Court finds Portsmouth’s rental inspections unconstitutional
On October 26, 2015
By Lorie Garland, OAR Assistant Vice President of Legal Services
In a recent decision by the District Court for the Southern District of Ohio, the Portsmouth Rental Dwelling Code (“RDC”) was found to violate the Fourth Amendment insofar as it authorized warrantless administrative rental property inspections.
In 2012, Portsmouth adopted its RDC. The code required rental property owners to apply to the Portsmouth Board of Health for a rental property permit in order to rent their property. To obtain a permit, a Code Enforcement Official would inspect the rental property to determine if the property met the requirements of the code. The city charged fees to issue and renew the annual rental property permits.
Inspections were to be conducted at least once a year and on a minimum of 48 hours notice unless the time period was waived by the tenant. A code enforcement official could also make an inspection in response to a complaint or if the official had a valid reason to believe that a violation of the Code exists. The inspection was limited to the items listed on the city’s dwelling inspection checklist which included 80 exterior and interior items. If the inspection revealed non-compliance items, the owner was given a specific time period to correct the items identified.
Although no property owners were cited for violations of the rental inspection program, owners who failed to respond to contacts by the city received a letter ordering the owner to contact the City Health Department to schedule an inspection. The letter stated that an owner’s failure to do so may result in an order to suspend the rental permits and/or implement procedures for condemnation by the Board of Health and possible issuance of a misdemeanor citation.
On June 16, 2014, several rental property owners filed suit against the City of Portsmouth claiming the RDC violated their Fourth, Fifth, and Fourteenth Amendment rights. The property owners alleged the code violated their Fourth Amendment rights by mandating warrantless inspections of their properties without probable cause. They also alleged violation of their due process rights under the Fifth and Fourteenth Amendments as the code requires rental property owners to forfeit their Fourth Amendment rights in order to rent their property. Lastly, the owners brought a claim for unjust enrichment claiming the city collected and inequitably retained inspection and permitting fee assessments under the RDC.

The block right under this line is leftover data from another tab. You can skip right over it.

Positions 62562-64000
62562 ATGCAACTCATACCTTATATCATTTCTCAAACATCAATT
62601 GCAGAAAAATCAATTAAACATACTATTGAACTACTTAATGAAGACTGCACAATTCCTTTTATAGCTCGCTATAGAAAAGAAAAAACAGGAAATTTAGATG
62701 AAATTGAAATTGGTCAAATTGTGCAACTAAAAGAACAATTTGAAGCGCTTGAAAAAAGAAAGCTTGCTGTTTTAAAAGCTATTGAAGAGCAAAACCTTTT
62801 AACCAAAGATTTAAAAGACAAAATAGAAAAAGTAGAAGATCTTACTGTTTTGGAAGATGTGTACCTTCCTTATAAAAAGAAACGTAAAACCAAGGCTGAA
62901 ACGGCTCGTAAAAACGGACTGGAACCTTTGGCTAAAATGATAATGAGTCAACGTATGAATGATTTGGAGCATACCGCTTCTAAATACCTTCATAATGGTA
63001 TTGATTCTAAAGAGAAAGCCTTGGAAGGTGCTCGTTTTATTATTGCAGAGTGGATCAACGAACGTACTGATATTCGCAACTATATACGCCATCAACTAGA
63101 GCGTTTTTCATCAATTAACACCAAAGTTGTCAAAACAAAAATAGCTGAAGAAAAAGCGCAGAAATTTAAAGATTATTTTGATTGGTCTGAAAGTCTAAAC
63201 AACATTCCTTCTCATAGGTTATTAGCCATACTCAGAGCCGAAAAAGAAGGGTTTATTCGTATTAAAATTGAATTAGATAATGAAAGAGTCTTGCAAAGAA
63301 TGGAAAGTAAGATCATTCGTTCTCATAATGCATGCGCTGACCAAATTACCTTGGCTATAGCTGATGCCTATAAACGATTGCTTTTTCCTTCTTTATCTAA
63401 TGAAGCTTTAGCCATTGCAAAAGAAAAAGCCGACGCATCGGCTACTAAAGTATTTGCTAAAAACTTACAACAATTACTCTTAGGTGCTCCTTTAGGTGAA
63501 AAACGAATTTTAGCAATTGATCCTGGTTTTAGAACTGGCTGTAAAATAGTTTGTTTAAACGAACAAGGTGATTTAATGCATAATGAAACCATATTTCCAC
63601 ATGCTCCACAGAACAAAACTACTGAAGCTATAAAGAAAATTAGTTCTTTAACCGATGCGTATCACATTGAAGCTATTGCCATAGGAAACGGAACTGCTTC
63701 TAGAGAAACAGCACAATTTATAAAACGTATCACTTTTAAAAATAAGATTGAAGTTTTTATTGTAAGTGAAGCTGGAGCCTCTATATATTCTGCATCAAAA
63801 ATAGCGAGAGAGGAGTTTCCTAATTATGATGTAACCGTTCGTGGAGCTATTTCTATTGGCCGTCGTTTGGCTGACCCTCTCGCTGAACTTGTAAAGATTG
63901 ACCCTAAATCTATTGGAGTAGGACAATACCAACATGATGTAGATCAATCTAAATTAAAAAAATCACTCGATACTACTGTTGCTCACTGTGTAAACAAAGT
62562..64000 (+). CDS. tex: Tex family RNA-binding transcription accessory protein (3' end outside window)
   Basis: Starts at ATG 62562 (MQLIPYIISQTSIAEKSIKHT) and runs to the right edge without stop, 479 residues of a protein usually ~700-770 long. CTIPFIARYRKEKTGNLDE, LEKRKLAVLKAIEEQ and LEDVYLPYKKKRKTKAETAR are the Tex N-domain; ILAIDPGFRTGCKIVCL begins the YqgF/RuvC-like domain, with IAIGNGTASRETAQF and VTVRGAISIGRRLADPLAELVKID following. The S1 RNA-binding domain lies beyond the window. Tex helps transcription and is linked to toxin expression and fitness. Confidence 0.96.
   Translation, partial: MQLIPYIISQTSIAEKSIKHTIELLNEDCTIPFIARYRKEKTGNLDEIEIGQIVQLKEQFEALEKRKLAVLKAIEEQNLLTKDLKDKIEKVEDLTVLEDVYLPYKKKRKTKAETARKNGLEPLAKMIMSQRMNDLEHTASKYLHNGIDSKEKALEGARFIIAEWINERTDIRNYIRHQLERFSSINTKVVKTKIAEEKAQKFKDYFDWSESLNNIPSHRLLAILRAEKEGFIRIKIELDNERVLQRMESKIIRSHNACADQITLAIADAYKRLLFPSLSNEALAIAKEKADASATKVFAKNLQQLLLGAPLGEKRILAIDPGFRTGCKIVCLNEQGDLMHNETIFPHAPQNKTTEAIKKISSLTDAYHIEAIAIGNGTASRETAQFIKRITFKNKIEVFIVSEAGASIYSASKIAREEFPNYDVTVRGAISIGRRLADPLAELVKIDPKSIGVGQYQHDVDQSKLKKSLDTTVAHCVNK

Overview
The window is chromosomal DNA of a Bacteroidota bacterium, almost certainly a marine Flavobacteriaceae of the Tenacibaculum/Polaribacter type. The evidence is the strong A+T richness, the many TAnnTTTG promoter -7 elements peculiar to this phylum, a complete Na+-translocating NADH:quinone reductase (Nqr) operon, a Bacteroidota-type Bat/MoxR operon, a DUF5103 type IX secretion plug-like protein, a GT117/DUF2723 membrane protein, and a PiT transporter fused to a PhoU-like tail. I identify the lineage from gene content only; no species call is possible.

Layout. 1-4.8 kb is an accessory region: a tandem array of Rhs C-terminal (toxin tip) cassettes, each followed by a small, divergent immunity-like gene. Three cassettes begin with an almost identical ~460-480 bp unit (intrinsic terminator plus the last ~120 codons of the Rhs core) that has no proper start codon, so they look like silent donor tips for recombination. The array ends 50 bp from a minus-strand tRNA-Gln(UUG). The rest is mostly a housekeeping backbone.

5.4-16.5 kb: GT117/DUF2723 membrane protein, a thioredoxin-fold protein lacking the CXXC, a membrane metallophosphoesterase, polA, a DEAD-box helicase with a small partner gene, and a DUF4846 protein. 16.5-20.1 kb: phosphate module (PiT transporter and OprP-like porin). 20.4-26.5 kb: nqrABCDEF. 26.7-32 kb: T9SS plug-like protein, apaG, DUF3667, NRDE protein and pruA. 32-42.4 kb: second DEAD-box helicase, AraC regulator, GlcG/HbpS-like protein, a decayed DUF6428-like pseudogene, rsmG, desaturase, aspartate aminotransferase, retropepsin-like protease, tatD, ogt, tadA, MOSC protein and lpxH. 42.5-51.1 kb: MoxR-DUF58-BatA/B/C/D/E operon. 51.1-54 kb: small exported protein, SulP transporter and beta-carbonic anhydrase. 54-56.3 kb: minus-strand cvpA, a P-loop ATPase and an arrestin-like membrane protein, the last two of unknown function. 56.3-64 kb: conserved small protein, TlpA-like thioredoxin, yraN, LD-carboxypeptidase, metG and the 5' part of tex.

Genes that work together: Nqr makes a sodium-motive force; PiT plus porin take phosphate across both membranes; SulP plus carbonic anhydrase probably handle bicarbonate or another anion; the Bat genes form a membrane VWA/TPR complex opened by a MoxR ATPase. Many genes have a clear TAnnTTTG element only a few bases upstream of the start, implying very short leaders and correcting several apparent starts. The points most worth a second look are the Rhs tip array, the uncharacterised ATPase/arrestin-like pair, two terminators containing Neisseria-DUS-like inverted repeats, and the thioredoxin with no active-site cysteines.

It is important to note that after this case was filed, Portsmouth amended its RDC. On July 28, 2014, the RDC was amended to include a provision that if the property owner or tenant refuses to permit the inspection, the Health Commissioner may petition the Court to obtain a warrant to inspect the rental property. This Court and their decision does not address the constitutionality or any other claim pertaining to the revised provisions of the Code. The Fourth Amendment provides that:
“The right of the people to be secure in their persons, houses, papers, and effects, against unreasonable searches and seizures, shall not be violated, and no warrants shall issue, but upon probable cause, supported by oath or affirmation, and particularly describing the place to be searched, and the persons or things to be seized.”
The rental property owners argued that the Code violates the Fourth Amendment as it mandates warrantless, coerced inspections of the interior of homes without probable cause. The property owners contend that because the Code requires them to consent to inspections or face a misdemeanor citation, it denied them the protections afforded by the Fourth Amendment, namely a warrant issued by an impartial court that has reviewed the evidence and found that probable cause exists for the inspection.
The District Court reviewed lower court decisions and found that generally the courts only upheld ordinances when the government was required to obtain a warrant if the owner had refused consent and the ordinance did not include criminal penalties for the lack of consent. The Court found that the US Supreme Court has repeatedly held that searches conducted outside the judicial process, without prior approval by a judge or magistrate are, per se, unreasonable with a few very specific exceptions. The Court found that those exceptions were not applicable in this case. Therefore, the Court held that the Portsmouth RDC violated the Fourth Amendment insofar as it authorizes warrantless administrative inspections.
The rental property owners sought reimbursement for the amount paid to the city in inspection fees. The city argued that as it is a political subdivision of the state, it is immune from liability. The Court did not agree finding that sovereign immunity bars tort claims for money damages but not equitable restitution which is the basis of the property owners’ claim. Therefore, the Court ruled that the property owners’ claim for restitution of the inspection fees related to the unconstitutional inspections could proceed.
It is important to keep in mind that this decision specifically addresses Portsmouth’s RDC and the version of their Code that was in effect prior to the July 28, 2014 revisions. The District Court for the Southern District of Ohio ruled that the Code was unconstitutional as it provided for warrantless administrative inspections. This case sets precedent for the Southern District of Ohio. Although this decision is not binding throughout Ohio, the decision could be used to support a challenge to other rental or point of sale inspection regulations if those regulations provide for warrantless administrative searches.
To read the decision in its entirety, click here.